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CRISPR-mediated induction of neuron-enriched mitochondrial proteins boosts direct glia-to-neuron conversion.
Astrocyte-to-neuron conversion is a promising avenue for neuronal replacement therapy. Neurons are particularly dependent on mitochondrial function, but how well mitochondria adapt to the new fate is unknown. Here, we determined the comprehensive mitochondrial proteome of cortical astrocytes and neurons, identifying about 150 significantly enriched mitochondrial proteins for each cell type, including transporters, metabolic enzymes, and cell-type-specific antioxidants. Monitoring their transition during reprogramming revealed late and only partial adaptation to the neuronal identity. Early dCas9-mediated activation of genes encoding mitochondrial proteins significantly improved conversion efficiency, particularly for neuron-enriched but not astrocyte-enriched antioxidant proteins. For example, Sod1 not only improves the survival of the converted neurons but also elicits a faster conversion pace, indicating that mitochondrial proteins act as enablers and drivers in this process. Transcriptional engineering of mitochondrial proteins with other functions improved reprogramming as well, demonstrating a broader role of mitochondrial proteins during fate conversion.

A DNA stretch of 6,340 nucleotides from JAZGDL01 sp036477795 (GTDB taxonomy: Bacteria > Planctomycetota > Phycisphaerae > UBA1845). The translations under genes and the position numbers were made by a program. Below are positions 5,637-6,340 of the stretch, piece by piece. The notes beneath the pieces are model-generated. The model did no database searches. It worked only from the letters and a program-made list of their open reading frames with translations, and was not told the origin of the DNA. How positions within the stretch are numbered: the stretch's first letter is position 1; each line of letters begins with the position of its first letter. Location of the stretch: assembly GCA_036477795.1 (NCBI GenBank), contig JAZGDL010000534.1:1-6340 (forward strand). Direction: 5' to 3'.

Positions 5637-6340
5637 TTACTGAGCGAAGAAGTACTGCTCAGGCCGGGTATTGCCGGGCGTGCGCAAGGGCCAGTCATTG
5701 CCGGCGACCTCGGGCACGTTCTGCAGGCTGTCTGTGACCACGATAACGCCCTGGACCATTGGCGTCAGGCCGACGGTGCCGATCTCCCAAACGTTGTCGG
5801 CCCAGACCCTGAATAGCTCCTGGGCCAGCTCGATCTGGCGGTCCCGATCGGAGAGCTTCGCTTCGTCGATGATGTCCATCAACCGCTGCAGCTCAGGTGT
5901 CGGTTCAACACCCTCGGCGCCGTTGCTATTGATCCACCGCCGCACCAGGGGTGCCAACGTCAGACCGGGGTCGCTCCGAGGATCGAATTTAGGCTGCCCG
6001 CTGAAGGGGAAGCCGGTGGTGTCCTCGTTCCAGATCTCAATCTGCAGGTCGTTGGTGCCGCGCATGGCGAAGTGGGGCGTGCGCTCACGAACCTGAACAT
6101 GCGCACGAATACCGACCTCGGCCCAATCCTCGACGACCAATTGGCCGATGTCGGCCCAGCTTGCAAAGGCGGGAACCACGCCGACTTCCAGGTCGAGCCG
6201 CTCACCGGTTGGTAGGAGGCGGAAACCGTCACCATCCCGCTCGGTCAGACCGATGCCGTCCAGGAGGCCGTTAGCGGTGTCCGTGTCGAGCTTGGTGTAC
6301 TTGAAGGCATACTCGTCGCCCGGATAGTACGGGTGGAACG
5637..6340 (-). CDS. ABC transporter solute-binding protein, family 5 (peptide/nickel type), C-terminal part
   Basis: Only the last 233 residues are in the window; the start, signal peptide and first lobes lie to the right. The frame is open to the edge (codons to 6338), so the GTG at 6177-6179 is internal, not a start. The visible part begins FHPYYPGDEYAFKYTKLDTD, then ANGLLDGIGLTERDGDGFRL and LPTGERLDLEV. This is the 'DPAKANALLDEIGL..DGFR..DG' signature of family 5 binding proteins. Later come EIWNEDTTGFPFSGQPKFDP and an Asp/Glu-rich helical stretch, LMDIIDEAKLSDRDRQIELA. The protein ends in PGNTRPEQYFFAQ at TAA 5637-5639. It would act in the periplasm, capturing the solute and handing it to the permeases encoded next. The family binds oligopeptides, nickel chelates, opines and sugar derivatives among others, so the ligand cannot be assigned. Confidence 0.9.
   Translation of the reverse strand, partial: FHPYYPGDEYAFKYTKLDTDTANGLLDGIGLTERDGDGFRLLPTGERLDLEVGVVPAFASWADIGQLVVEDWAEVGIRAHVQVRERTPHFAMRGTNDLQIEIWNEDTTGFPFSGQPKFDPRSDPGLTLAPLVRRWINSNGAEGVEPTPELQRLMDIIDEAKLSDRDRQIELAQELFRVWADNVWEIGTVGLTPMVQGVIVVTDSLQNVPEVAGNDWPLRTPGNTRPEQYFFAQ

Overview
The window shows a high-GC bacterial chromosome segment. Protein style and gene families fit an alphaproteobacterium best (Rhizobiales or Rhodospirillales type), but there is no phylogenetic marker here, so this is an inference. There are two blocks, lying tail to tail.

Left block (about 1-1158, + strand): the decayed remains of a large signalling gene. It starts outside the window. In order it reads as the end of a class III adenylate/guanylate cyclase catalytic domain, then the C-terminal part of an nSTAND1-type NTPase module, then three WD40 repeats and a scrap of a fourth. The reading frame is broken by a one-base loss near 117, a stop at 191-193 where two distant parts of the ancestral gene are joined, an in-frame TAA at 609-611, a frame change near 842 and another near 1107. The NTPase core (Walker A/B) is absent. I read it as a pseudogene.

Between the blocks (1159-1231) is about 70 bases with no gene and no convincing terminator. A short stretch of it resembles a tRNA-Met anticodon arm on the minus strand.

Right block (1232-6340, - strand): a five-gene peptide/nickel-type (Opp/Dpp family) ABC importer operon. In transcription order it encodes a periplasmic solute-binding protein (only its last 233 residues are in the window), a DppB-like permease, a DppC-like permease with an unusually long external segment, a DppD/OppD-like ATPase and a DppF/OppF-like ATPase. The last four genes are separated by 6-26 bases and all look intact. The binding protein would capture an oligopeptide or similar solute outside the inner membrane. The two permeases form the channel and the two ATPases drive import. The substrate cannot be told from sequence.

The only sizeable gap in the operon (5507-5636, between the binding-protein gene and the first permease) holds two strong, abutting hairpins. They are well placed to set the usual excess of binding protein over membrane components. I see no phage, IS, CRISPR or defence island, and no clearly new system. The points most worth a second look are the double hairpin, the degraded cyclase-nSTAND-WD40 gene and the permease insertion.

Research Unit Protein Science (PROT)
Institute of Developmental Genetics (IDG)
Institute of Molecular Toxicology and Pharmacology (TOXI)
AMPro Project (Aging and Metabolic Programming) network funds of the Helmholtz Association
advanced ERC ChroNeuroRepair
German Research Foundation
Fondation Rodger de Spoelberch